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Hispanic Candidates Center Stage
By Myriam Marquez
April 4, 2002
These are promising times for Orlando area Hispanics. Politically, things are getting hot, and they're bound to get messy.
Hispanics who have announced for public office are counting on firing up Hispanic voters, who for too long have sat it out on the sidelines, uninspired by candidates who don't speak to them and their issues.
Democrat Jose Fernandez is the most recent arrival on the political scene. He kicked off his campaign Tuesday for a state House seat in a district that runs from heavily Hispanic Buenaventura Lakes in Osceola County, north through east Orange County, where many Puerto Ricans, Cubans, Colombians and other Latinos live. That's familiar territory for Fernandez, who grew up in east Orlando and graduated from Colonial High School.
His is a compelling story of overcoming great odds to live the American dream. As a boy, Fernandez fled the communist Sandinistas with his family to a Costa Rican refugee camp before eventually arriving in Orlando. His college-educated father took a job as a short-order cook. His mother cleaned hotel rooms. Fernandez studied hard, learned English, got a business degree from Rollins College and went on to run the Hispanic Business Initiative Fund, which uses public and private funds to help small businesses grow and contribute to this region's wealth.
The personal is the political, and that's certainly true for Hispanic candidates. The recent flip-flops in the party affiliations of former cop Eddie Diaz and former state Rep. Anthony Suarez highlight the battle both major parties are waging.
Diaz, an Operation Desert Storm veteran who later was injured in a shootout in Orlando and retired from the city's police force in November, is tough on crime but no longer Republican. Last year he became disillusioned with a party he believes hasn't done enough for working people in general and Orlando's Hispanic community in particular. "At the end of the day, I felt I could make a difference, and the best fit for me was the Democratic Party. I haven't had anything sour my experience," he told me Wednesday. Now Diaz hopes to take on Republican Rep. Ric Keller for Congress. Some call that leading the lamb to slaughter, particularly because Keller has worked hard to reach out to Hispanic constituents.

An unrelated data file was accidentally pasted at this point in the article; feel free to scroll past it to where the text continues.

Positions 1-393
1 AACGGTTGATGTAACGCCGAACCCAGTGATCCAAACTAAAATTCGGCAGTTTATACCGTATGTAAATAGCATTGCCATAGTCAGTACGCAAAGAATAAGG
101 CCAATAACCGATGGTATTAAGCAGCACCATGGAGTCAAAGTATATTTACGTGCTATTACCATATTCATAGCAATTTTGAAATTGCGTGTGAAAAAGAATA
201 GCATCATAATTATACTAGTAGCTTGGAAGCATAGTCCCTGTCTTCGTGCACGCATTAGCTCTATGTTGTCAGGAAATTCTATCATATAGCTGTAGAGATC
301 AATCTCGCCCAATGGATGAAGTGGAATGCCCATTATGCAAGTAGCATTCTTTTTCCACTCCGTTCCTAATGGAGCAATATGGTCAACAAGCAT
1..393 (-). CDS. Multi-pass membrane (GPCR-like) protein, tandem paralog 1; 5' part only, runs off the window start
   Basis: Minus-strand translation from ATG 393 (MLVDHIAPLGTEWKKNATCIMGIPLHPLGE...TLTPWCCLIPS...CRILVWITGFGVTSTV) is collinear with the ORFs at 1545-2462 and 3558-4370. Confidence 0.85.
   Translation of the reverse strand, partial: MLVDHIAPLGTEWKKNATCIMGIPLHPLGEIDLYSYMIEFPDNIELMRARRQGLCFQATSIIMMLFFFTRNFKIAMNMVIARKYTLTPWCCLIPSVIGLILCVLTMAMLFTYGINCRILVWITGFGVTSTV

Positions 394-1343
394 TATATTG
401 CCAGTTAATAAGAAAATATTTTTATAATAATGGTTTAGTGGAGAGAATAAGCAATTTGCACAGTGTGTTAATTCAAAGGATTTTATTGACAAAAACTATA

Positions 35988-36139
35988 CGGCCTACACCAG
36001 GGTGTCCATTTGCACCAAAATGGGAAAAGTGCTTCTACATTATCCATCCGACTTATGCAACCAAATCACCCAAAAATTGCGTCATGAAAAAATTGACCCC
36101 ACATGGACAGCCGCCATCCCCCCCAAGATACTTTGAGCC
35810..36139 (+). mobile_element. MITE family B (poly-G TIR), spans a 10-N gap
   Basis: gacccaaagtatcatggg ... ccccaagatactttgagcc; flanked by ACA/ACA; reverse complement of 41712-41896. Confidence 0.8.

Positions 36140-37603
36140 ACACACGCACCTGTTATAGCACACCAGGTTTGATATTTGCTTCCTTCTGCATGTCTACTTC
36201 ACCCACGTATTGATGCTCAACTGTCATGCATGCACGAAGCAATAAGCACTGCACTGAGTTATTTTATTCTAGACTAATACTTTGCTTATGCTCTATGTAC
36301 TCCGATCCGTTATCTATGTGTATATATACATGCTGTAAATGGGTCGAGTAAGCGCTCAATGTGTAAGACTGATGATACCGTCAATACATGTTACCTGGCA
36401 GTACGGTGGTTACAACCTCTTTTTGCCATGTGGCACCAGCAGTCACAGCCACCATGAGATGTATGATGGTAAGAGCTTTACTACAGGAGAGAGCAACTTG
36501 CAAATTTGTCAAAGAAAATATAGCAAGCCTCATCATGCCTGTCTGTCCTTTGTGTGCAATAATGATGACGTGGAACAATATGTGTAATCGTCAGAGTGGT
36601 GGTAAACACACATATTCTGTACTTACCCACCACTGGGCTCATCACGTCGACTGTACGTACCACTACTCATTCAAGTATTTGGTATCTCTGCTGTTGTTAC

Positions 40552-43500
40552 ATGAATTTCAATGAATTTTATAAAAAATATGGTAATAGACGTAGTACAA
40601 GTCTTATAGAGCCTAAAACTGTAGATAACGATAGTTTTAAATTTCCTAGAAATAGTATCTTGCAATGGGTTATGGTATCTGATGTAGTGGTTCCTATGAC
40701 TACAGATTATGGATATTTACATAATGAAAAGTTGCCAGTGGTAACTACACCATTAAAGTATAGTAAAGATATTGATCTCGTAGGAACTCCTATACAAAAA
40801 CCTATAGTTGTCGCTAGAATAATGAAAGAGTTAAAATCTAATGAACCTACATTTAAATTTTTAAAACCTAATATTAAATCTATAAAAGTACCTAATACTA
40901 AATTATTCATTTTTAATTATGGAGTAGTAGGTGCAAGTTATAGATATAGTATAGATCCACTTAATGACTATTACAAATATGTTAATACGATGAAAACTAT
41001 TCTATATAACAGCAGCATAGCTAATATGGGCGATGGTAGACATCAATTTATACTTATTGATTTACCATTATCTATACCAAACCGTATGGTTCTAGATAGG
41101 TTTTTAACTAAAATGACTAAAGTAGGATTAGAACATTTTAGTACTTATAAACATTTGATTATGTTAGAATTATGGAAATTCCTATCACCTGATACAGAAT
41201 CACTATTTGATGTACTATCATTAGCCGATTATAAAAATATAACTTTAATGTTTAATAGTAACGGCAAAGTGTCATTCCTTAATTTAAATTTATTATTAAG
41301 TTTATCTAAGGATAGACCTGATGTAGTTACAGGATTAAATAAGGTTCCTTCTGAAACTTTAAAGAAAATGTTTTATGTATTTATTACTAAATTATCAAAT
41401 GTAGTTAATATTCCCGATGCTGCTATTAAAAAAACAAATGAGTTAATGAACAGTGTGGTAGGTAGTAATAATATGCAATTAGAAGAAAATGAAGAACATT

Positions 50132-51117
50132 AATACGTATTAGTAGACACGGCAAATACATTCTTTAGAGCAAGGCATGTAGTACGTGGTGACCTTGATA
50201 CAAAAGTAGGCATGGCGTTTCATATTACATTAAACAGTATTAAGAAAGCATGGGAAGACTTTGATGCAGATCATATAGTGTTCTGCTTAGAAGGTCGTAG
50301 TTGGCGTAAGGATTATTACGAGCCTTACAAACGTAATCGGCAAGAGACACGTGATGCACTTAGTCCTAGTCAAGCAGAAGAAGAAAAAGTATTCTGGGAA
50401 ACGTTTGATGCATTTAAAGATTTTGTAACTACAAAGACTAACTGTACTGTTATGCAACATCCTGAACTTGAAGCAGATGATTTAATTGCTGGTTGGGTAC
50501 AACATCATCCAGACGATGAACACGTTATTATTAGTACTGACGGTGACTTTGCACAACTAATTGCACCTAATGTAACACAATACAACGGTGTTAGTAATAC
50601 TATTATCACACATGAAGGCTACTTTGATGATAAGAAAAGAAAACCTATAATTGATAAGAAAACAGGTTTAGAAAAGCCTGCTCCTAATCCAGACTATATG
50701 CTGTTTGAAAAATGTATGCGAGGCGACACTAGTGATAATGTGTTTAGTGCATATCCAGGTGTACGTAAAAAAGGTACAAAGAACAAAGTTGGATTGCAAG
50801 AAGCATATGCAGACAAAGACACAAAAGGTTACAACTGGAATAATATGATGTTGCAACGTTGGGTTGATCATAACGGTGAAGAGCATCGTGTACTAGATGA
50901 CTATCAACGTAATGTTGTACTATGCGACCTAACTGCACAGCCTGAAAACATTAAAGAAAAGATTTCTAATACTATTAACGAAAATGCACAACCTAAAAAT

Suarez, for his part, left the Democratic Party because his experiences during one term in Tallahassee soured him to Democratic leaders who put party loyalty ahead of what Suarez believes is in the best interest of the disenfranchised -- particularly Hispanics. "There's no tolerance in the Democratic Party up there," he said. Suarez, a hardscrabble lawyer and military veteran, plans to run as a Republican for a state Senate seat. His switch has caused many who backed him before to balk now, but he's not worried. Suarez is counting on swaying the growing number of Hispanics who are registering as independents and on moderate Democrats. The number of Hispanics with the potential to vote in a unified block and get politicians to pay attention has grown to critical mass.
But numbers don't matter if people don't vote. In the end, the intrigue of party switches or the battles for Hispanic votes are sideshows.
The main event will come on Election Day. Then the real stars will be Hispanic voters -- if they bother to seize the stage.
*?Many readers have asked how they can help the work of a Catholic priest in Santiago, Cuba, I wrote about in the March 10 Insight section. Tax-deductible donations can be made to the Mision Apostolica Cubana, P.O. Box 561512, Orlando, FL. 32856. Note the check for Father Jose Conrado Rodriguez. There will be a reception for Conrado, who arrived this week for a short stay, after the noon Spanish Mass at St. James Cathedral in Orlando on Sunday.